No rest for the weary. And little help for the child who, as of today, has laid in his bed for 91 days.

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The boys and I moved eight days ago. It’s been nonstop since. This morning is the first time I’ve had a chance to sit down and put thoughts into words here. Pardon me while I cover a week’s worth of caring frustrations. Where do I start, is the question of the moment.

I could start with the initial experience trying to contact Brendan Bjorn’s PHN (public health nurse) for our new town. His pressure sore has become far worse, so yesterday I rang in hope of getting her to call out to the house. It was a Monday, after all, so what could go wrong? Well, she wasn’t in yesterday…as the other PHN notified me. I asked if she herself could come out instead, as I described the sore and my worries. No, can’t do, as she’s not the PHN that’s been assigned to him. But…and I went on to describe it again, adding that I don’t even have any spare dressings at this point. Well, I won’t be on that side of town, I heard. *Note: Dundalk is no metropolis* But…and I went on to describe it again, and how the current dressing has now been soiled on and must be changed. She would try, I heard. But…and I went on again to say even if she could just put them through the letter slot. She would try, I again heard.

Yes, they did get delivered, thankfully.

The dressings were delivered with a push through the letter slot. Not a knock on the door to introduce herself or, what would have been even better, 3 minutes to just examine the pressure sore of my precious angel of a son who now lays in his bed for 91 days being driven up here for our move and him to and from the occasional respite – drives which have undoubtedly made the sore worse each time.

NINETY ONE DAYS BEDRIDDEN.
IS ANYONE LISTENING?

I could also go on about how I need to now fill out a new application for his LTI card (long term illness card) because we moved from Kildare to Louth. New form, another doctor’s signature to try and obtain, and then the wait for the card. This card is what covers all of his life-saving medications and special PEG formula. The kind pharmacist down the road has received a 1 month approval to fill Brendan’s scripts until the new card comes in, so I cannot drop the ball and delay this process.

I could also go on about how just around the corner from our new rental home, there was a bag of drug paraphernalia on the footpath to my younger son’s primary school. A path that dozens of children walk on each school day. Bent spoon, remains of a needle, tucked into a bag laying in plain sight in the middle of the footpath. That frightens and worries me. I think it should worry us all, to be honest.

I could also go on about how 500K of additional funding for Carer based programs was announced yesterday, but how it actually won’t impact many of us at all. The fact remains that Carers like me will be cut off of the only financial support 12 weeks after – as it was so calmly worded in this document – our carer role has finished.

The document contains the following quote: “The Government recognises that caring can have a significant impact on the physical and mental health of the carer Do you, Government, truly recognise the significant impact that caring has had on me (and many of us carers) physically and mentally? Do you know that I know have degenerative disc disease in my lower back and am in chronic pain? , as well as their social life and personal finances. Do you, Government, truly recognise the significant impact that caring has had on my (and many of us carers) social life and personal finances? Do you know that I no longer have a social life to speak of? Do you know that I have no personal finances to depend upon? I have no pension, no savings, no ability for a holiday to recharge my depleted self or to buy many needed items for my family, especially as a lone-parent carer?  Following the death of a loved one, carers may also feel isolated Do you, Government, truly understand that I (and many of us carers) already feel isolated, so following the death of our loved one we may be left feeling even more isolated in a world that has been passing us by while we were at home for years on end caring? and can face distinct challenges in making the transition from being a carer to having a reduced or no caring role Do you, Government, truly understand that I (and many of us carers) will be left with long-sacrificed careers which we cannot re-enter due to our age, our now poor health, our no longer being ‘marketable’ and ‘current’?, while also dealing with the feelings of grief and loss Do you, Government, truly understand that I (and many of us carers) should already have access to full palliative supports for our entire family, including professional mental health counseling if requested?. For the carer, there are challenges in changing routines and activities and new challenges emerge after their caring role finishes And do you, Government, realise how condescendingly trite and even hurtful that last sentence is? No, I don’t think you do, because you don’t actually comprehend the life of a full time carer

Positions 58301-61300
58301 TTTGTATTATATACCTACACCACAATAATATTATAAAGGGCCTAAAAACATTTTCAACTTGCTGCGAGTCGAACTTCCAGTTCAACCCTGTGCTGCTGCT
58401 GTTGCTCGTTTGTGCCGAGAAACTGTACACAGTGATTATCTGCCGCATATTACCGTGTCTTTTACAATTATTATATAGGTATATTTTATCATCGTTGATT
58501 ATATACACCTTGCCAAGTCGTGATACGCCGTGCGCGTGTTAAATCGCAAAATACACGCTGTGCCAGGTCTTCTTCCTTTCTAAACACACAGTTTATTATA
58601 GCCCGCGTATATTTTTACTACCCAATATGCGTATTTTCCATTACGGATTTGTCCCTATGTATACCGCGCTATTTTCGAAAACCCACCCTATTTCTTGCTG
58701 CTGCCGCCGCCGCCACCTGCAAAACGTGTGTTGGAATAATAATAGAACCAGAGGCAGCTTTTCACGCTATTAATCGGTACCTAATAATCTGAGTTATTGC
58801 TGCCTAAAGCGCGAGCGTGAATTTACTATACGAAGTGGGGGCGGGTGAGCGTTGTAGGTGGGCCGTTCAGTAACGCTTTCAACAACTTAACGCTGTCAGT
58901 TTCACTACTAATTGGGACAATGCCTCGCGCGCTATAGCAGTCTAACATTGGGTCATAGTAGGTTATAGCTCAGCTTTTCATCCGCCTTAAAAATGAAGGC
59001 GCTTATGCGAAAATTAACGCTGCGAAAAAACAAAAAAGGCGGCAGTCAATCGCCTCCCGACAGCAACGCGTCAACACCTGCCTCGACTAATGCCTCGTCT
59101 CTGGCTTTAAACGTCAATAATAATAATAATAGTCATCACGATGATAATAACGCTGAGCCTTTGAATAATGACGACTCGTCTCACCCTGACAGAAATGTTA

It’s now 12 noon and still no return call from the PHN. Brendan Bjorn still waits. I still wait. And in our wait, I continue to voice what is wrong with the system – despite my fear of reprisal – because the only way we carers will see change for our disabled family members and ourselves is to speak up and passionately advocate for necessary reforms.

No, there is no rest for the weary…and little help for the child who, as of today, has laid in his bed for 91 days.

 

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